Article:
A lot of students are not happy about the academic results their college or university offered them. Whether you are appealing a grade, disciplinary sanction or dismissal, or refusal to give disability-related accommodations, a lawyer who specializes in academic appeals can help you. Despite your disappointment over your college’s decision, you should not march straight to the President. Even if this can help you blow off some steam, this might not help you with your appeal. If you want to appeal an academic decision and want to have favorable results, here are steps you can take:
Review the School’s Official Appeals Procedure
Colleges and universities must have an official policy in their student handbook that has deadlines and steps that students who want to appeal should take. After you find this policy, familiarize yourself with every potential avenue you can explore. In addition, review the handbook sooner than later because appeals are usually time-sensitive matters.
The majority of appeals cited in your student handbook will outline the right people you must talk to for your confusion. In addition, the handbook may spell out the order of individuals you must speak with. Often, you may need to speak with your professor first, then the department chair or panel, and the dean of academic affairs or University President. Write a written appeal request.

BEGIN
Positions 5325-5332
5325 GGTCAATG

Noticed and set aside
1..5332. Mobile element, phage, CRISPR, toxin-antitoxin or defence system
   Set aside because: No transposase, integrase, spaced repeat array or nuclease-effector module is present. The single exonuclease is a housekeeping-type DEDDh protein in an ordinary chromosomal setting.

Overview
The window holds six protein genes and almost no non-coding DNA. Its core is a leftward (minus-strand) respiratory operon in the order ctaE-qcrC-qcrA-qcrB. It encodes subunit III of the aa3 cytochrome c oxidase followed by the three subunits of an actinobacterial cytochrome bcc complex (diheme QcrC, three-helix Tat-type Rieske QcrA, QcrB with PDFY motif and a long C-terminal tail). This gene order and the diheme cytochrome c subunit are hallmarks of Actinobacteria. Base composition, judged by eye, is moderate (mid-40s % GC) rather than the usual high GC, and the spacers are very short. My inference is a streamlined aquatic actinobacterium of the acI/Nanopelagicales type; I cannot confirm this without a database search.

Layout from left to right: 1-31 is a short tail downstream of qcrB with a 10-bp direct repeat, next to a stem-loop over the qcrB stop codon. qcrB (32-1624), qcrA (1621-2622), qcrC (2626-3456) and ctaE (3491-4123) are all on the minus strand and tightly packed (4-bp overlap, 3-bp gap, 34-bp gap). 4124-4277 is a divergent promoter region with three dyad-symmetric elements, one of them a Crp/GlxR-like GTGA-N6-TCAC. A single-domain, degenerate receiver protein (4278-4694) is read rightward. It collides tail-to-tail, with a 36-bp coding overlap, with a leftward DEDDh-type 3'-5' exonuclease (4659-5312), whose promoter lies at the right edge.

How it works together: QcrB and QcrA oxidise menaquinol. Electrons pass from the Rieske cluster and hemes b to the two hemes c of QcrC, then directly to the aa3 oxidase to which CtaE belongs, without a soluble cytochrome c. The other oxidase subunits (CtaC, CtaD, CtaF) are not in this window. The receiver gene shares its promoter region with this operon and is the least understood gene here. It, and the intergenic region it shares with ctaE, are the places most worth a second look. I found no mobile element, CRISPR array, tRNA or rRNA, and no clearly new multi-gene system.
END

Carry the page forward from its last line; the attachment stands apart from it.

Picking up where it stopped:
Create a Paper Trail
To prove your case, you must be in possession of physical evidence to reference. For instance, if you are appealing for a grade, have old exams, syllabus, or rubrics on hand, so you can point out where the discrepancy is located. In addition, keep notes of conversations you have with any members of the faculty during the appeals process.
No matter how you want to win your appeal, you need to focus on your goal. You want to win the appeal and stay enrolled in your school. As you deal with the appeal, stay civil when you correspond with the school and the faculty. The person you might have an altercation with within the Dean’s office could be your professor someday. So, try to be as respectful as possible and community professionally.
Consult with a Lawyer
If you think you need additional assistance in the appeals process, then, consult with a lawyer who specializes in this type of case. Look for an attorney with extensive experience in higher education-related concerns. Then, give your lawyer all the facts of your case, paper trail, records, and procedures associated with the appeal. Your attorney, when not allowed to represent you at your hearing, can draft letters to the school or file a discrimination complaint against it, depending on the circumstances.